Good day to everyone. I know that some of you are story writers with your own ideas about what makes a story and how to get started. I’ve published a number of stories, too, for children and adults, and I love writing them. Sometimes on school visits we talk about story writing. What I tell students is much the same as what I tell adults. Today I thought I’d offer some ideas on the subject of getting started. If you disagree or have other suggestions, I hope you’ll join the conversation.

In 2004 I published a Scholastic Guide book for young writers entitled Writing Stories, Fantastic Fiction from Start to Finish. As I prepared to write the book I read what other writers had to say about writing stories. Here are a few.

“A writer’s job is to create characters and give them a place to grow. Start with a situation, introduce the characters, then begin to narrate.”
— Stephen King
Novelist, story writer

“A story consists of a sequence of actions that occur when a sympathetic character encounters a complicating situation that he confronts and solves.”
— Jon Franklin,
Pulitzer winning journalist

“The three greatest rules of dramatic writing are: Conflict! Conflict! Conflict!”
— James Frey
Novelist

King is more concerned with narration, description, and dialogue than he is about plot. He believes that plot isn’t important and can even restrain the characters’ abilities to move about and grow. These successful writers tell us to take a situation, introduce characters, and start telling their stories.

In my book, I show students that situations and characters can be thought about together.

• Wooden puppet, sometimes naughty, wants to become a real boy (Pinocchio).
• Pig born runt of the litter fears for his life (Wilbur in Charlotte’s Web).
• Hero from another planet disguises himself as a mild-mannered reporter (Superman).

Start your own list of characters and situations. Here are three to help get started.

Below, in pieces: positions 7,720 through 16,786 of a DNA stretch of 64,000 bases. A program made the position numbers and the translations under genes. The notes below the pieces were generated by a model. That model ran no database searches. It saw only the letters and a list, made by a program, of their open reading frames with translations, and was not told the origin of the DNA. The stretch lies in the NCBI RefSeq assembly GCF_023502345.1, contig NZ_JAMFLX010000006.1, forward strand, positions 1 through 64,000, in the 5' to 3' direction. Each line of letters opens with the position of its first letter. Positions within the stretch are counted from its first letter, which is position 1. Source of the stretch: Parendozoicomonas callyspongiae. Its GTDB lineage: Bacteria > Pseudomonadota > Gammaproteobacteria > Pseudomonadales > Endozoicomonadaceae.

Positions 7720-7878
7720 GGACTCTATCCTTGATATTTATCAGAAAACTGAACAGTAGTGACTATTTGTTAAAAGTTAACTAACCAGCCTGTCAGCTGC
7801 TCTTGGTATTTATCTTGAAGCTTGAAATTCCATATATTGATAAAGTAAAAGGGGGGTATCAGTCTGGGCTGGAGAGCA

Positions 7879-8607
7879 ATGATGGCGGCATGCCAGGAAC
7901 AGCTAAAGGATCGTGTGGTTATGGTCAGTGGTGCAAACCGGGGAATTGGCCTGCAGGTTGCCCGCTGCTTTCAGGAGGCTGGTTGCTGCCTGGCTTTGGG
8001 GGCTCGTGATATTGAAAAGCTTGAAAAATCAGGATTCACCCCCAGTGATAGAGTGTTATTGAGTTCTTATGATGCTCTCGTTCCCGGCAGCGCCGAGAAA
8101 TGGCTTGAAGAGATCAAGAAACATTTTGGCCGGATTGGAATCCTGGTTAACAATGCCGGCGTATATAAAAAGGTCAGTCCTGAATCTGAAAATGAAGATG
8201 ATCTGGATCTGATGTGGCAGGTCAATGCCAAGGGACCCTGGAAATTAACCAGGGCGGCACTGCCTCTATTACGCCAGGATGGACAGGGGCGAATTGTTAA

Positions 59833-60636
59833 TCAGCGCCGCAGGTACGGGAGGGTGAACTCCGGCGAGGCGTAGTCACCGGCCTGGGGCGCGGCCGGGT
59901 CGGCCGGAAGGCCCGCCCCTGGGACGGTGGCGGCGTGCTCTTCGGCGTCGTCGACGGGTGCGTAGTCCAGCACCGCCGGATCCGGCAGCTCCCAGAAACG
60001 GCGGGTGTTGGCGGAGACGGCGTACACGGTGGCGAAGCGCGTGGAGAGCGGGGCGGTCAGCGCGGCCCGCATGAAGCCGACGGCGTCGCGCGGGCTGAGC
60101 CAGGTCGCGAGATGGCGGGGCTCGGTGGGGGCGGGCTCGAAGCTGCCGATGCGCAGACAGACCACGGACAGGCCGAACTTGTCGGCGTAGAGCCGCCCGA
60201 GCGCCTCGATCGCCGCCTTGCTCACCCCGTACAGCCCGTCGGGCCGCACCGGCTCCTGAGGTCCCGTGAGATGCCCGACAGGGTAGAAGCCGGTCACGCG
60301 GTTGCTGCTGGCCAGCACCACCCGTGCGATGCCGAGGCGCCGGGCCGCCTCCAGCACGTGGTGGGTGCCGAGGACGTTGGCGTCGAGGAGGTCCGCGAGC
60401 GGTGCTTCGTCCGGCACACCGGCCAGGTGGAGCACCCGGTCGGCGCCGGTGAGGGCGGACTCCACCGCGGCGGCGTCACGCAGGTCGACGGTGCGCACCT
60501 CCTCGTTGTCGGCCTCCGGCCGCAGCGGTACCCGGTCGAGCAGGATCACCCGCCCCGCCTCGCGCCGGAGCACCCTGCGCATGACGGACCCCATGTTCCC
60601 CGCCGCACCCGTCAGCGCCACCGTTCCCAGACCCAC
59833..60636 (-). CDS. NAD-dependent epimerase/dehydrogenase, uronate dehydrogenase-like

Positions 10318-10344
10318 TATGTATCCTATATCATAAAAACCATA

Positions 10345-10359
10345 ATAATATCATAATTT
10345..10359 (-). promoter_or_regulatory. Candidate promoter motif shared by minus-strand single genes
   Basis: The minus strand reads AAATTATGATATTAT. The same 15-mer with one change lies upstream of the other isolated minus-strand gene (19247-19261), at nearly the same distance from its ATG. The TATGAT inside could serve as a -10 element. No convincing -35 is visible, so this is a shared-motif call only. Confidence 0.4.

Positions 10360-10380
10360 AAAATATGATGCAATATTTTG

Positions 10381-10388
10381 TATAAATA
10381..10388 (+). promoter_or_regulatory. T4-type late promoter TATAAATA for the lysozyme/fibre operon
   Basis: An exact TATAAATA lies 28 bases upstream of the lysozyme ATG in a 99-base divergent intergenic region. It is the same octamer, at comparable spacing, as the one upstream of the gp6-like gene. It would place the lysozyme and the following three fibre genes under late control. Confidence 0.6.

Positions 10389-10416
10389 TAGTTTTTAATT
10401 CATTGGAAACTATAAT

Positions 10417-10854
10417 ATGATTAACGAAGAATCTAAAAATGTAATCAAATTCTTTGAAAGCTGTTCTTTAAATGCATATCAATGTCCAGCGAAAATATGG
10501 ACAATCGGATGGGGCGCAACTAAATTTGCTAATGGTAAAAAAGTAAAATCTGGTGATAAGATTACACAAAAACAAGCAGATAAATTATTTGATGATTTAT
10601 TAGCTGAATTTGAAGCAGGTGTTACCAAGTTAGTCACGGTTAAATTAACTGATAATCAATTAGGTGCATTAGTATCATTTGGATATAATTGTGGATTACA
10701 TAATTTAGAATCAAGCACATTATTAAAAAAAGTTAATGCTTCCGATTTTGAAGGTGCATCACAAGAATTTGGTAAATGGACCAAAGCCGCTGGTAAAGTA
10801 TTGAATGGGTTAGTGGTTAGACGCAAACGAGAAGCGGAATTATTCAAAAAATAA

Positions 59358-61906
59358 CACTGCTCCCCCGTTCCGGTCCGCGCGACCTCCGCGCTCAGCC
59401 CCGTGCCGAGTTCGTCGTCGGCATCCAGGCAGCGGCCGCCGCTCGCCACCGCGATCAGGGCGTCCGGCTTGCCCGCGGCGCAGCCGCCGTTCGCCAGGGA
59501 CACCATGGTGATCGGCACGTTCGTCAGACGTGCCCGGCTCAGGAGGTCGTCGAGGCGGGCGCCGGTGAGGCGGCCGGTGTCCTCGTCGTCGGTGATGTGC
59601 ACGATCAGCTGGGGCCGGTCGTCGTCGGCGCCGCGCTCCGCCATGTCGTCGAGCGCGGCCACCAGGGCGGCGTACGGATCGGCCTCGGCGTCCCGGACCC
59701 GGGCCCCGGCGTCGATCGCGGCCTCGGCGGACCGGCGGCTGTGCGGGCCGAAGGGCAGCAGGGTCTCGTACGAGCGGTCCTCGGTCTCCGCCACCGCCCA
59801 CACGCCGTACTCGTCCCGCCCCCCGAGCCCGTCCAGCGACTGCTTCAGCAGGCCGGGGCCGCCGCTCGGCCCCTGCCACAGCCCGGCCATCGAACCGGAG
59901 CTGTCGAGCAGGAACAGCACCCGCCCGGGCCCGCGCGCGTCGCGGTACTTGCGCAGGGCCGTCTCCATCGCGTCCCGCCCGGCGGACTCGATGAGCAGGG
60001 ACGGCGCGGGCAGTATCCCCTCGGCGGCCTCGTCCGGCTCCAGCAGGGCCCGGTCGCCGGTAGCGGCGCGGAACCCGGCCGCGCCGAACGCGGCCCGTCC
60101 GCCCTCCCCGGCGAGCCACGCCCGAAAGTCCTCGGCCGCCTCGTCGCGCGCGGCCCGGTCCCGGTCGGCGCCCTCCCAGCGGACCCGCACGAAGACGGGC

• Old dog in animal shelter fears he’s too ugly to be adopted.
• New girl in class says she can do something she can’t.
• Boy hurt in accident must learn to live without walking.

Once you have selected a situation and introduced your characters, you are ready to begin telling the story of what happens. There is more to a story, of course, than getting started. We can talk about other elements later, if you wish.

Stories are about characters and how they solve their problems. If we make the problem too easy, the reader gets bored. If we make it too hard, the reader doesn’t believe the solution.

Stories usually build toward a climax during which the leading character(s) attempts to resolve the conflict (solve the problem). Failure in initial efforts helps build suspense and engage the reader in rooting for the hero to somehow manage to pull off the seemingly impossible.

How all the elements — idea, beginning, character, situation, problem, action, dialogue, solution, ending — come together are the stuff of many how-to books on story writing. But I always remind students or adults that writing begins with a single word on a piece of paper or the screen of a computer. The mind cannot improve on nothing. Carrying around that great idea is our minds is, for many writers, a necessary incubation period, but sooner or later that story has to begin showing itself on paper.

David